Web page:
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Wards of Japan

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Title: Wards of Japan  
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Subject: Minami-ku, Sagamihara, Saiwai-ku, Kawasaki, Chūō-ku, Sagamihara, Jōtō-ku, Osaka, Kita-ku, Kobe
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Wards of Japan

Japanese cities subdivided into wards. Since map was made the following additional cities were divided into wards: Hamamatsu (between Nagoya and Shizuoka), Okayama (between Hiroshima and Kobe) and Sapporo and Kumamoto (beyond map scope).
Administrative divisions
of Japan
Prefectural
 
Sub-prefectural
Municipal
Sub-municipal
  • Wards

A ward ( ku) is a subdivision of the cities of Japan that are large enough to have been designated by government ordinance.[1] Wards are used to subdivide each city designated by government ordinance ("designated city"). The 23 special wards of Tokyo have a quasi-municipal status, and are not the same as other entities referred to as ku, although their predecessors were.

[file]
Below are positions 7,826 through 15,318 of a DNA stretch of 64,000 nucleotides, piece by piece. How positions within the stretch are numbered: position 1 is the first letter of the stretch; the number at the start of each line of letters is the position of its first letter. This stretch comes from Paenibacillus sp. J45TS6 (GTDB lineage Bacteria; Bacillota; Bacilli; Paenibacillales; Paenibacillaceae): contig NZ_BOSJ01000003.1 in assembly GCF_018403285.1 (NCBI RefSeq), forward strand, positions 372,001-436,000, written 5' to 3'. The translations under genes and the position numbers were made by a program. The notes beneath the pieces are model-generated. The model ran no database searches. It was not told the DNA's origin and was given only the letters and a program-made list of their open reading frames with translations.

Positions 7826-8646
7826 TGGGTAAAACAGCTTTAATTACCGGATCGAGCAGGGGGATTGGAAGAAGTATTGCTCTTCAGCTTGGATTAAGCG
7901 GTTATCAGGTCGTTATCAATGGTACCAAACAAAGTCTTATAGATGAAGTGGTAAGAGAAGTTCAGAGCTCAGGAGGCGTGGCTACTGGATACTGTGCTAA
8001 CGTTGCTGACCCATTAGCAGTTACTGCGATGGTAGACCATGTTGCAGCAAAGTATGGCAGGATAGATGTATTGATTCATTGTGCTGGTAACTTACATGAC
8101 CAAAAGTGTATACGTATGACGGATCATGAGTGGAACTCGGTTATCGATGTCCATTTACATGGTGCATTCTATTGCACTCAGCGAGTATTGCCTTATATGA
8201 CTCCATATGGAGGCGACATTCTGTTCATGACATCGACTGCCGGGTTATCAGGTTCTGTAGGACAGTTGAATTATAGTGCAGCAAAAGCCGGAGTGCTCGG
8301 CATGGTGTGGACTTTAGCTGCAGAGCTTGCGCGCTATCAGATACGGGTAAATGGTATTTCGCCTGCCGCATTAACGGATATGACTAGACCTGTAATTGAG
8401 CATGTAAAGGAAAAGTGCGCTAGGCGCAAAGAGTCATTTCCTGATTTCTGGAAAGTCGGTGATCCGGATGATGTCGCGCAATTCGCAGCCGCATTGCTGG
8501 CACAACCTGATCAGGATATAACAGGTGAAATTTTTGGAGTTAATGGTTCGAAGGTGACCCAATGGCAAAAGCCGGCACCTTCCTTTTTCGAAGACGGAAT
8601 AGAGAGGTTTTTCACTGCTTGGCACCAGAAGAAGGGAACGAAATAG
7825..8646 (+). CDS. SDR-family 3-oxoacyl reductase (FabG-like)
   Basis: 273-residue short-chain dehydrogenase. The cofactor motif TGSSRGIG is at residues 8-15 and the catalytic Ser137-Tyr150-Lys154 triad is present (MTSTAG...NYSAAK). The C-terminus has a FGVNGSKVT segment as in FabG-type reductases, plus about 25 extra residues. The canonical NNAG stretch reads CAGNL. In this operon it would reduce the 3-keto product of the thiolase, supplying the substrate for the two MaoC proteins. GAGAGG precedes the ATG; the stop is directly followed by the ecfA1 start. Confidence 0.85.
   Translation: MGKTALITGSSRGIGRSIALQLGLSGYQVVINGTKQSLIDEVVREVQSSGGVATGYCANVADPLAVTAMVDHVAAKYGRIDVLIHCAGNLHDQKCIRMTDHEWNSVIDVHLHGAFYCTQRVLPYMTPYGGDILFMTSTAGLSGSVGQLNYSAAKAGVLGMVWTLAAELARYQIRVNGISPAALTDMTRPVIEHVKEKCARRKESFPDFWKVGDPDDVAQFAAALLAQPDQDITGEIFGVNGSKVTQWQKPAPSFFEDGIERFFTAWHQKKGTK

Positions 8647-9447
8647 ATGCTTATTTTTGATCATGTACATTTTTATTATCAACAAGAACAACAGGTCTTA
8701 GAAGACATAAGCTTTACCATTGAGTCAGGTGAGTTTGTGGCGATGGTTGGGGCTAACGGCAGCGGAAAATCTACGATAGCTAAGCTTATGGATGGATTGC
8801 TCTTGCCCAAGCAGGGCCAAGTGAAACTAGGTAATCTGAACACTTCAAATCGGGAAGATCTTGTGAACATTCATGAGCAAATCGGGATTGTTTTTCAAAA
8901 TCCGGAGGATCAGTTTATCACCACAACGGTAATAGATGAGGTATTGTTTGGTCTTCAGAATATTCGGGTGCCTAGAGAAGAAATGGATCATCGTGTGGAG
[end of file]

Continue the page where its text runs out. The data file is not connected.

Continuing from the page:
Wards are local entities directly controlled by the municipal government. They handle administrative functions such as koseki registration, health insurance, and property taxation. Many wards have affiliated residents' organizations for a number of tasks, although these do not have any legal authority.

List of wards

Chiba

Fukuoka

Hamamatsu

Hiroshima

Kawasaki

Kitakyushu

Kobe

Kumamoto

Kyoto

Nagoya

Niigata

Okayama

Osaka

Sagamihara

Saitama

Sakai

Sapporo

Sendai

Shizuoka

Yokohama

Special wards of Tokyo

For more information, see Special wards of Tokyo.

The special wards of Tokyo are not normal wards in the usual sense of the term, but instead an administrative unit governed similar to cities.

References

  1. ^ “Statistical Handbook of Japan 2008” by Statistics Bureau, Japan Chapter 17: Government System (Retrieved on July 4, 2009)
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